Based on identified fraud risks and available journal-entry data, the audit team decides to perform the selection of journal entries using criteria shown in the first, second, and fifth bullet items above.
To assess the journal-entry (dollar) impact on income, the team needs to calculate the income statement impact of each journal entry. On the journal-entry data sheet, the team adds a new column, "Income Statement Impact," and shows debits or credits for income statement accounts only (i.e., for balance sheet accounts, the calculation returns zeros).
In our example, income statement accounts are numbered 40,000 and above.
Column H: =IF(A2>=40000,F2-G2,0), as shown in the screenshot "Assessing Journal-Entry Impact" below.
Column H shows the income statement impact (debits and credits) for all journal entries. The total of column H represents the net income for 2019, as shown in the screenshot "Income Statement Impact" below.
The team then proceeds with making journal-entry selections.
The audit team decides to review any journal entries with an income statement impact of more than $10,000. A way to see debits or credits to the income statement accounts is to filter them in column H on the journal-entry sheet. However, this will show every line item for each journal entry, which may not be the most efficient approach. Another way is to summarize column H by journal-entry number first. To accomplish this, the audit team creates a PivotTable of the journal-entry data, as follows:
At this point, a new sheet appears with the PivotTable created. Note: This is sheet Test A in the final Excel file available for download with the online version of this article. The engagement team now needs to select journal-entry data to be included in the PivotTable. The created sheet has PivotTable Fields on the right side. The team drags "Journal No." to Rows and "Income Statement Impact" to Values, as shown in the screenshot "Dragging to Rows and Values" below.
This creates a view with a total income statement impact of each journal entry. Right-click in any cell in column B, select Sort, then Sort Smallest to Largest, as shown in the screenshot "Sorting the Sum of Income Statement Impact" below.
The team reviews the result by looking at the top and bottom of the sorted list and notes that three journal entries, No. 48, No. 609, and No. 610, are more than $10,000, as shown in the screenshot "Impacts Over $10,000." These three entries will become part of the selected sample for testing.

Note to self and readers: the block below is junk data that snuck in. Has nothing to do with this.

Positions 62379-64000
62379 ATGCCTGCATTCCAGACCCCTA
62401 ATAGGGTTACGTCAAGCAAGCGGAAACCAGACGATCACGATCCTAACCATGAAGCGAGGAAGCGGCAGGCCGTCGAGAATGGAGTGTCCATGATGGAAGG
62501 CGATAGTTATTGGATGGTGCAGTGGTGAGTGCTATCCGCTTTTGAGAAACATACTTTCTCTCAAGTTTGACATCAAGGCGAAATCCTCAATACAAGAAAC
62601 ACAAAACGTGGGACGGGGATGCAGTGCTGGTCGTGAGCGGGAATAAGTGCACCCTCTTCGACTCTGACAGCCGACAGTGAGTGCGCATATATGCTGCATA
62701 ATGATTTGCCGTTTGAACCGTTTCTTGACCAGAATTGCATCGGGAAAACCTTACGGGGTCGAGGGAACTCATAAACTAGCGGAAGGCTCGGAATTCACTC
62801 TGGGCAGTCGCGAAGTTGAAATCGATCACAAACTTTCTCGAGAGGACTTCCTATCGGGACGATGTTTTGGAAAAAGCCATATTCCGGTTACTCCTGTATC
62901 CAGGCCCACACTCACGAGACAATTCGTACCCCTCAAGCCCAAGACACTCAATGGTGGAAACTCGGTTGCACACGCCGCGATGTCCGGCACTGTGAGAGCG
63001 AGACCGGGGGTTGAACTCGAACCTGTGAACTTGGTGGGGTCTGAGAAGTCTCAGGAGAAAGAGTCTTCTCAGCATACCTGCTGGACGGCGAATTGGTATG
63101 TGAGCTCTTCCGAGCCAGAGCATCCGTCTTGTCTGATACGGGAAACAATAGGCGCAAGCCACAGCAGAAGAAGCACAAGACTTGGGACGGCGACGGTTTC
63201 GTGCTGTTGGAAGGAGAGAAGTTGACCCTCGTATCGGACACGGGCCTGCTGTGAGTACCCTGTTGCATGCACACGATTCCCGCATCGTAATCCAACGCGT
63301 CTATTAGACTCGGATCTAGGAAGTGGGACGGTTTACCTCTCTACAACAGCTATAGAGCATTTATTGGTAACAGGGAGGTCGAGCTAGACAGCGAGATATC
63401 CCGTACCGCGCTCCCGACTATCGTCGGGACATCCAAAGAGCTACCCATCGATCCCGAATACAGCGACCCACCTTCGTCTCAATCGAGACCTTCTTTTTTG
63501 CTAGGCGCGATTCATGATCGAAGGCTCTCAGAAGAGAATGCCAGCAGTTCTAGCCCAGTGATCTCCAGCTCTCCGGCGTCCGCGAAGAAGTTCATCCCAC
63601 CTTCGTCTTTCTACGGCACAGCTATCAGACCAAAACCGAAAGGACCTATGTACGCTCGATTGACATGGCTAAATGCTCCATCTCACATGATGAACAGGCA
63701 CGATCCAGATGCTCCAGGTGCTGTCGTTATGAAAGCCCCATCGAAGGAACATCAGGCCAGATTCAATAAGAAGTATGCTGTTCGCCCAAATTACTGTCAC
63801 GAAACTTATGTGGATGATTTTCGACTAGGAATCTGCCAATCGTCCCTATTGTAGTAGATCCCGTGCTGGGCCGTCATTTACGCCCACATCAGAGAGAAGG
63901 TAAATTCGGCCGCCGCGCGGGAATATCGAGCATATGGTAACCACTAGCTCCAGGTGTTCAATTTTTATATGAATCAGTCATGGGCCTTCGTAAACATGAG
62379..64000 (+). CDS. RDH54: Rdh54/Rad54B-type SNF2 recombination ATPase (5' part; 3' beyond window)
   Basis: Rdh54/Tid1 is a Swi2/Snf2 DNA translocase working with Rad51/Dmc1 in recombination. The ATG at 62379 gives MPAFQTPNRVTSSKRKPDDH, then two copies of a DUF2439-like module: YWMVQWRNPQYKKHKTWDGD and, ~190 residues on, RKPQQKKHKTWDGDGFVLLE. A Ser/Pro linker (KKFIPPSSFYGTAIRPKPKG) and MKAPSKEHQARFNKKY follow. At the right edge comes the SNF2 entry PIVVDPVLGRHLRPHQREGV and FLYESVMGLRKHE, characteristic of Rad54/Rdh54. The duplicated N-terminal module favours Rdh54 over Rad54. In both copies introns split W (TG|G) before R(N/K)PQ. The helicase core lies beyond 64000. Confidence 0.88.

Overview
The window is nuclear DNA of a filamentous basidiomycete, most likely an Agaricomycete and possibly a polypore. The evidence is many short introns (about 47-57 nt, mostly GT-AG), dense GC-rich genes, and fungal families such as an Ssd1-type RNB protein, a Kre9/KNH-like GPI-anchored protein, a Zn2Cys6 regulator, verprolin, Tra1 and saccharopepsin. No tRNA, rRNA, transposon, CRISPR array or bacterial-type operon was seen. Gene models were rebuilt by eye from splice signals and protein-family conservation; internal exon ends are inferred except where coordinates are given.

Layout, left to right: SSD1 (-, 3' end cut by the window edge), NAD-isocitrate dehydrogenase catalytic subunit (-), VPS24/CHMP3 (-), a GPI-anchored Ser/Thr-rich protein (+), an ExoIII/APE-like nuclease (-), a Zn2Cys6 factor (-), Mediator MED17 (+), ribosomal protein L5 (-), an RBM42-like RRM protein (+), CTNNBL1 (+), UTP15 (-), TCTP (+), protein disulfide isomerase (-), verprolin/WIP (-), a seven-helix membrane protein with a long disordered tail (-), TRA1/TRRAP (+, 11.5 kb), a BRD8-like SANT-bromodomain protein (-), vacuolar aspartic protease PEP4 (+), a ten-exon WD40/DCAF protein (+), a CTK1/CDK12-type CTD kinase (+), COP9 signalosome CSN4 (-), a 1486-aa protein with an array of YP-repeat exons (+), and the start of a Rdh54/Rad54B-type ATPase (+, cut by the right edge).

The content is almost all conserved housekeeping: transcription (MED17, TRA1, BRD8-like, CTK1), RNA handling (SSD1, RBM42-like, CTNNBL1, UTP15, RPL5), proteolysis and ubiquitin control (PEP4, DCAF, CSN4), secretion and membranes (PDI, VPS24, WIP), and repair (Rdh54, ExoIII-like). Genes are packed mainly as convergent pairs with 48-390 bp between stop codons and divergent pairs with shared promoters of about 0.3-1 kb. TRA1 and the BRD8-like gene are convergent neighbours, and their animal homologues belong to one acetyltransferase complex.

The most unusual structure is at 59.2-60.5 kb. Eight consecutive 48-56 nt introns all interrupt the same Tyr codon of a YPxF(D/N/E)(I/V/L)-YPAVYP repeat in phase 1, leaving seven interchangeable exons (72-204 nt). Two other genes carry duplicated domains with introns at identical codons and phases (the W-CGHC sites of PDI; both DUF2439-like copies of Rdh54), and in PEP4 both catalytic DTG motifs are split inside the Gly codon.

To select journal entries with rounded numbers over $10,000, the engagement team needs to take several steps, using the filter function on the journal-entry data sheet:
The team discovers that a number of journal entries meet the selection criteria: No. 15, No. 189, No. 339, No. 495, No. 609, and No. 610. The team also notes that two entries, No. 609 and No. 610, were already identified in the test for significant income statement impact.
The audit team also wants to check if any journal entries were posted on major holidays. Major holidays for year 2019 were as follows: 1/1/2019, 1/21/2019, 2/18/2019, 5/27/2019, 7/4/2019, 9/2/2019, 10/14/2019, 11/11/2019, 11/28/2019, 11/29/2019, and 12/25/2019. To cross-reference those dates with journal entries, the team does the following: labels column M as "Holidays," clicks Ctrl+G and goes to cell M4201, and then lists holidays in date order in cells M4201-M4211, as shown in the screenshot "Listing the Holidays" below.
This selection process gives the audit team a number of journal entries: No. 57, No. 120, No. 121, No. 310, No. 311, No. 312, No. 390, No. 478, No. 479, No. 549, No. 550, No. 609, and No. 610. Some of these entries appear to be routine and may not require any special follow-up (other than an explanation of why they were posted on a holiday); so, the engagement team decides to further investigate only journal entries having an income statement impact: No. 311, No. 390, No. 478, No. 609, and No. 610. The team again notes that entries No. 609 and No. 610 have already been selected for testing in other tests.
Besides targeted journal-entry testing, it is also expected that the audit firm will select random journal entries for testing. Such a selection process can be relatively simple. For example, the team picks the following entries by scrolling through the list of journal entries and haphazardly selecting some for a test sample: No. 41, No. 119, No. 176, No. 305, and No. 480.
Once the audit team has selected journal entries for testing, it takes steps to finalize procedures. The team requests appropriate documentation and explanations from the client. Two journal entries selected for testing have several red flags associated with them: No. 609 and No. 610. The team has received appropriate information and made necessary conclusions related to the journal-entry testing, assessed the impact of these findings, and, if needed, performed additional testing procedures.
In conclusion, as this use case shows, the Just4this Example Accounting professionals were able to successfully apply CAAT to journal-entry testing with the assistance of Microsoft Excel and without the need for specialized software. Using Microsoft Excel offers an alternative for small and medium-size audit firms to consider when they perform journal-entry testing or other CAAT during audits.
About the authors
Inna Voytsekhivska, Ph.D., is an assistant professor of accountancy at Western Michigan University. Igor Voytsekhivskyy, CPA, CIA, is a CFO for a Michigan-based not-for-profit in the health care information space. To comment on this article or to suggest an idea for another article, contact Jeff Drew, a JofA senior editor, at Jeff.Drew@aicpa-cima.com or 919-402-4056.
"Using Excel and Benford’s Law to Detect Fraud," JofA, April 2017
AU-C Section 240, Consideration of Fraud in a Financial Statement Audit